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Overview

In response to COVID-19, the University of Sydney has reviewed the availability of courses to be delivered remotely. 

This course will be available for students to study remotely whilst the Australian border remains closed due to the COVID-19 global pandemic. Please note that some units of study that are not essential to completing the degree may not be available to be studied remotely.

About this course

Confront the challenges of achieving just and sustainable development outcomes.

Through the Master of Social Justice (Development Studies) stream you will confront the challenges of achieving just and sustainable development outcomes that will improve people’s social, economic and cultural lives. You will establish theoretical foundations and gain opportunities for practice-based understanding of development policy, programs and outcomes.

Why study with us?

Address issues in development policy and debate with experts in anthropology, international relations, political economy, linguistics, public health, human geography, economics and sociology. You will also benefit from workshops, seminars and conferences in a research-driven environment, and from our strong commitment to building industry relationships in a global city.

Subject areas
Shared pool

Entry, fees, funding & how to apply

Depends on your qualification, citizenship status
The details on this page based on your selections are a guide only, and are subject to change.

Your entry requirements

English language proficiency

Find out if you need to prove English language proficiency (depends on your country of origin and educational background).

For academic requirements check the ‘Admission requirements’ section on this page.

Your fee

How to apply

You can apply online via the application portal. When you are ready to apply, select the ‘Apply’ button on this course page. Visit the How to apply page for other important information.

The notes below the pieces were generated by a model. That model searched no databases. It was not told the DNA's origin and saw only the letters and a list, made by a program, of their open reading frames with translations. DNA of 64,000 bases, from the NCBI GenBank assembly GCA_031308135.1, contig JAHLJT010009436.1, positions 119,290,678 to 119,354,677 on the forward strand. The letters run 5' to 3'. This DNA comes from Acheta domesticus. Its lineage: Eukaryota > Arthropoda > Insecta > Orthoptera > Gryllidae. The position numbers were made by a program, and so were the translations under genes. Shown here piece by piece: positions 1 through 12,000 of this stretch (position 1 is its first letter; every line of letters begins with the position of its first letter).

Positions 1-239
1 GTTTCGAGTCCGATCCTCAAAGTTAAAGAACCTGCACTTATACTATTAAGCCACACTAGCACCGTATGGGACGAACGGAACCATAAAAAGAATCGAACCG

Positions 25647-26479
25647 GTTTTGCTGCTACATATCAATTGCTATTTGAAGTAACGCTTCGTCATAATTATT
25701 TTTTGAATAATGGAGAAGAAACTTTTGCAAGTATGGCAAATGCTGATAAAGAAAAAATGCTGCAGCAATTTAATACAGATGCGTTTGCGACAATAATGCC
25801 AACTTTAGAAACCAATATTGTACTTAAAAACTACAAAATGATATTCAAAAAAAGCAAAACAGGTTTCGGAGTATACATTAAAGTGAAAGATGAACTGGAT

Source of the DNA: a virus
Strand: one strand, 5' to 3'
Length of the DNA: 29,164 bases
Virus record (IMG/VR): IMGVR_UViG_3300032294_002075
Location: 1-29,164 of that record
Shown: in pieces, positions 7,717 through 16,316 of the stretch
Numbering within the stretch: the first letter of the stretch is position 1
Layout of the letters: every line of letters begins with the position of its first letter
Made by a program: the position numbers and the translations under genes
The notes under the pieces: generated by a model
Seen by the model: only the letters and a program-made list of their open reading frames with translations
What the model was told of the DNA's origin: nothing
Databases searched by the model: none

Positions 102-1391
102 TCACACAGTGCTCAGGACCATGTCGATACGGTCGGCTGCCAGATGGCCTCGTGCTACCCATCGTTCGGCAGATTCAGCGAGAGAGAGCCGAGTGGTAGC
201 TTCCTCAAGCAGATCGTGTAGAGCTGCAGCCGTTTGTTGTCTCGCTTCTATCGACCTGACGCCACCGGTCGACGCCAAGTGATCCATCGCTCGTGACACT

Standard closing dates:

Semester 1 - 11 February of the commencing year

Semester 2 - 15 July of the commencing year

We strongly encourage applicants to apply as early as possible, offers are made on a rolling basis and places are limited. Separate scholarship deadlines apply - check the scholarships website for details.

Starting date

Semester 1 (March) and Semester 2 (August)

You can apply online via the application portal. When you are ready to apply, select the ‘Apply’ button on this course page. Visit the How to apply page for other important information. 

Standard closing dates:

Semester 1 - 31 January of the commencing year

Semester 2 - 30 June of the commencing year

We strongly encourage international applicants to apply as early as possible to allow time for visa and travel arrangements. Separate scholarship deadlines may apply - check the scholarships website for details.

Starting date

Semester 1 (March) and Semester 2 (August)

What you'll study

Students in the Master of Social Justice (Development Studies) take four elemental cores that offer an interdisciplinary grounding in development, peace and conflict, and human rights. All MSJ students take these cores together, thereby building cohesion among and between students in the different streams. Students will grapple with some of the world’s most complex social justice problems in these cores, including eradicating poverty, facilitating conflict transformation, addressing human rights violations, and responding to the globe’s most pressing environmental crises.